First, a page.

Phil Wahba (left), Senior Writer at Fortune, interviews Spencer Fung, CEO of Li & Fung
Source: FGRT
3) AI is transforming the retail space by helping retailers provide engaging customer experiences and personalized interactions as well as enabling them to deliver products to customers anywhere, at any time.

Deborah Weinswig, Managing Director of FGRT, moderated a session titled “How AI Is Currently Powering Retail’s Growth.” The panel discussed how AI is transforming the retail space, improving business operations and, ultimately, delivering a more engaging customer experience.

Weinswig kicked off the session by discussing the concept of New Retail, a term coined by Alibaba to refer to the next generation of consumer experiences. New Retail involves providing the best customer service, 24/7, no matter where the customer is, and delivering the product to the customer anywhere, at any time. AI helped Alibaba achieve record sales during its 11.11 Global Shopping Festival on Singles’ Day in 2017. The company’s AI-enabled customer service handled 95% of inquiries on Singles’ Day. In 2016, it helped Alibaba record 20% higher conversion rates on personalized landing pages during the 11.11 event compared with nonpersonalized pages, Weinswig said.

Facial recognition is another technology that Weinswig noted will make a major impact in the retail space. Both Alibaba and Tencent are launching facial recognition technologies for payments and verification. Alibaba’s “pay with selfie” technology enables consumers to use facial recognition to make payments at some KFC locations and at public transit systems.

1-800-Flowers.com believes that technologies such as chatbots are making online interactions simpler by providing another way to communicate. Last year, 1-800-Flowers.com launched GWYN, an AI chatbot powered by IBM Watson that learns a customer’s preferences as the customer interacts with the system. The AI-powered “virtual concierge” assists customers in navigating available products and makes suggestions, answers questions and helps customers complete their purchases.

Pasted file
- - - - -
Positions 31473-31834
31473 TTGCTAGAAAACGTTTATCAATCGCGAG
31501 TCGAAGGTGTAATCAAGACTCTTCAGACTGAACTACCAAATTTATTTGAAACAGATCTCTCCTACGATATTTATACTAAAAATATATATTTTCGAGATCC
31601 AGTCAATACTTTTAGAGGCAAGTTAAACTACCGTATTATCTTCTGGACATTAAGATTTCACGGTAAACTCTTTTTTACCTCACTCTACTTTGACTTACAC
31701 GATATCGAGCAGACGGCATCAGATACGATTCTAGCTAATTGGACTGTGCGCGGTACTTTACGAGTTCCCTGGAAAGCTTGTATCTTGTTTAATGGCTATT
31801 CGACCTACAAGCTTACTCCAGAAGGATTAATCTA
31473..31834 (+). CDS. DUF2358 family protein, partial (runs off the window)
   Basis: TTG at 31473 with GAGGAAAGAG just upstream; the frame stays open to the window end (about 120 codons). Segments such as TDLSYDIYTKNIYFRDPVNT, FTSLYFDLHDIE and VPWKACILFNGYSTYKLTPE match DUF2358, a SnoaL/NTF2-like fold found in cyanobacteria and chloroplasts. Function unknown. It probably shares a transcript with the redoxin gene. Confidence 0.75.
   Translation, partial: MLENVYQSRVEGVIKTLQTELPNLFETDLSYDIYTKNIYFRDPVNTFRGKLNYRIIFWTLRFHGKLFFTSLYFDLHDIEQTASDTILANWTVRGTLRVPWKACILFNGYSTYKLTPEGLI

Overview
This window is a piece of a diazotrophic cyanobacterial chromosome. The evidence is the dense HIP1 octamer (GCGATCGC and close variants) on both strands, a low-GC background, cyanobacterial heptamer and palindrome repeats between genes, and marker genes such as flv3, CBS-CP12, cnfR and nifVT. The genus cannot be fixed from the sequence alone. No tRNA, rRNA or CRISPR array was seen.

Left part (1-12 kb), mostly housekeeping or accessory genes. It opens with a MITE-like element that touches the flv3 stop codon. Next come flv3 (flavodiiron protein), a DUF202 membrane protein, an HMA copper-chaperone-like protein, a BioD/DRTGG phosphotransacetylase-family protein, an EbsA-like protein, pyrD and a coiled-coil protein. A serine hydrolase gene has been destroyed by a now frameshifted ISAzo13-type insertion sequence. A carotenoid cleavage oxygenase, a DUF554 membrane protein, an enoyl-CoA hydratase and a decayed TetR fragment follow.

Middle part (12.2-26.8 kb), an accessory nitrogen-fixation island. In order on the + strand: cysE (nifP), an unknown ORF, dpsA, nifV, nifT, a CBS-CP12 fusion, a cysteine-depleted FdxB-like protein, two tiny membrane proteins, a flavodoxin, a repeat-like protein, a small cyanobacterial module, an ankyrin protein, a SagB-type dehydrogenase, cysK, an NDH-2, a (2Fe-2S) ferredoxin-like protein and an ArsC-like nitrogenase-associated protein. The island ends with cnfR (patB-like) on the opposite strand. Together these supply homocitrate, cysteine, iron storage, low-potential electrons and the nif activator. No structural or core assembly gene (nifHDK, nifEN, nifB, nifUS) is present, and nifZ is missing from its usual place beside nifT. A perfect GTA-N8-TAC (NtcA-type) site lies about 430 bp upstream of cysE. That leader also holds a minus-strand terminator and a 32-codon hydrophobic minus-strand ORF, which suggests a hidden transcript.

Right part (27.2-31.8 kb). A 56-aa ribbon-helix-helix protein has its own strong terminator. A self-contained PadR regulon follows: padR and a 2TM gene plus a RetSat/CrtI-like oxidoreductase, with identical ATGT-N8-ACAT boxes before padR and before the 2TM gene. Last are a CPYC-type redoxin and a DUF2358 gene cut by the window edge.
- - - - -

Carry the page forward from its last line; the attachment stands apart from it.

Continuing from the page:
Chris McCann, President and CEO at 1-800-Flowers.com, said that conversational commerce, specifically voice commerce, can recreate one-on-one conversations and personalize interactions. In October, the company launched a new capability that allows customers to use Google Assistant on a mobile phone to place an order via voice or text. “We continue to embrace and invest in technology that makes it easier for gift givers to shop with us, wherever, whenever and however they choose,” said McCann.

Silvia Campello, President and COO at lingerie company Cosabella, discussed the four main platforms in which Cosabella is using AI: advertising, email automation, A/B testing and product recommendations. She said that the company is using A/B testing to test different dimensions, fonts, styling and other aspects of its website design. Cosabella uses an AI-powered algorithm to test alternative options for the website design based on the conversion rate generated by each variant. The optimization of website design through AI resulted in a 30% increase in conversion rate, according to Campello.

Kris Miller, Chief Strategy Officer at eBay, discussed how the customer’s end-to-end journey in commerce is changing. For eBay, which has more than 1 billion product listings, improving its search functionality was critical. The company is using machine learning in search optimization to drive personalization and improve the customer experience. In October, eBay debuted its Grouped Listings feature, which organizes search results by item, rather than displaying each seller’s product listing.